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Prototype of the first air taxi, the eVTOL – electric vertical take-off and landing jet – from the manufacturer Lilium, a Rolls-Royce competitor

Photo: Daniel Karmann / dpa

The British engine manufacturer Rolls-Royce is focusing on the air taxi business and is launching a gas turbine on the market. The turbogenerator can be powered by sustainable aviation fuel (SAF) or hydrogen and generates electricity for the individual engines of the air taxi, Rolls-Royce announced. The machine will now be tested in the coming months. "With this product, we can offer our customers longer routes with electric aircraft, which means that more passengers can travel with low-emission aircraft," said Olaf Otto, the manager responsible for the electrical business.

The engine does not drive the aircraft directly, but generates electricity for the electric motors. This increases the range of the machines, because the buffer batteries that are still required can be correspondingly smaller and lighter. In addition, larger aircraft are possible, which could be used in regional traffic with distances of up to 300 kilometers. Rolls-Royce is striving to become the leading manufacturer of propulsion systems for air taxis and sees this as an opportunity to develop new business areas.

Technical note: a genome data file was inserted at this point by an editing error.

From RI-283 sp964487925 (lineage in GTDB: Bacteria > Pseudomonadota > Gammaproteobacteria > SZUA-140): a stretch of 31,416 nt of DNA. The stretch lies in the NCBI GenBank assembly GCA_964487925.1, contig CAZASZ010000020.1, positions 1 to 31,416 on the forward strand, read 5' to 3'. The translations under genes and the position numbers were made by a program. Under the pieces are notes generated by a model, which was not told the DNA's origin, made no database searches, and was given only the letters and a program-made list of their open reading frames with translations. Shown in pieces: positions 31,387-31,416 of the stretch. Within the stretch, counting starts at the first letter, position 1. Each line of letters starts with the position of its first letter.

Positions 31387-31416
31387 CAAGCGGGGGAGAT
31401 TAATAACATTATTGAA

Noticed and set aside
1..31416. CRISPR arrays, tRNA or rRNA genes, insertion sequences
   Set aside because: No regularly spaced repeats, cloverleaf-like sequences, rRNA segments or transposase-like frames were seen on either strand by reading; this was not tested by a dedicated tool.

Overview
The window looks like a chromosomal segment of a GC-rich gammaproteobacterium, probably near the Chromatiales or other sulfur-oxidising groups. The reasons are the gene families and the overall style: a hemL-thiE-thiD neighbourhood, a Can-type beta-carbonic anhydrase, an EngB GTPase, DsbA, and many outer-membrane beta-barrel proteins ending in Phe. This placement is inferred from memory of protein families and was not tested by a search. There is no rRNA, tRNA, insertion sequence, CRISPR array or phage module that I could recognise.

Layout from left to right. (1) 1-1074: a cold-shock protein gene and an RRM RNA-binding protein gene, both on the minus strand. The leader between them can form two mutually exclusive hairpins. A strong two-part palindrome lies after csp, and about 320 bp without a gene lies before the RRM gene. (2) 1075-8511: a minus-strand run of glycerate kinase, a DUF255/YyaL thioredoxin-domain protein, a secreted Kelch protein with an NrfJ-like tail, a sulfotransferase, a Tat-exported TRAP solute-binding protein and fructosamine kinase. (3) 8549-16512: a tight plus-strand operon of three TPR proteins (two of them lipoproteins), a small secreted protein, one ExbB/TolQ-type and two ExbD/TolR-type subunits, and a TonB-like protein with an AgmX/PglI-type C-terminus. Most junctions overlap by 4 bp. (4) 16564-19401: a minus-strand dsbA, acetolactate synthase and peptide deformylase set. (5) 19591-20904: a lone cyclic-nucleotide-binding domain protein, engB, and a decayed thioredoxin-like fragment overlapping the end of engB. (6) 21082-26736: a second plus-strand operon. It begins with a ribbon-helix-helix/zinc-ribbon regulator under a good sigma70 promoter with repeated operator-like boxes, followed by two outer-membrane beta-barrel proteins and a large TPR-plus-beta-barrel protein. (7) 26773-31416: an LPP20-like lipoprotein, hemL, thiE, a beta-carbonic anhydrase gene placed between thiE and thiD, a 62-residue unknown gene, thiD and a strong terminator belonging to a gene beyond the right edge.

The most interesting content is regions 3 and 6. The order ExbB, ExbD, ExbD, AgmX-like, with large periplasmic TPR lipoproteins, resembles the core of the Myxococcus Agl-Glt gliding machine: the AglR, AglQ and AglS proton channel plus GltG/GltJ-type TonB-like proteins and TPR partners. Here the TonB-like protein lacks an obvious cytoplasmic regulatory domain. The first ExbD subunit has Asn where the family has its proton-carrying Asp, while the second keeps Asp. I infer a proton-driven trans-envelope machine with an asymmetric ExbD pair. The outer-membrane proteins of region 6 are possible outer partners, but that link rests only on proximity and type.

Electric air taxis are considered a market of the future. Experts see a need for flying taxis, especially in densely populated and congested metropolises in South America and Asia, as well as cargo drones. A number of start-ups such as Lilium, Volocopter and Archer have positioned themselves, but established manufacturers such as Airbus, Boeing and Embraer are also developing their own offerings. So far, however, no electric vertical take-off aircraft (EVTOL) has been approved for commercial operation, and it remains to be seen which business models will prevail.

Rolls-Royce mainly manufactures large engines for long-haul aircraft such as the Airbus A350 and Boeing 787, as well as engines for business jets and propulsion systems for ships, submarines and power plants. The new boss, Tufan Erginbilgic, has imposed austerity measures on the company. Rolls-Royce is still suffering from the consequences of the corona pandemic, which has temporarily brought air traffic to a standstill. In the meantime, the market is recovering, but wide-body aircraft have not yet reached pre-Corona levels.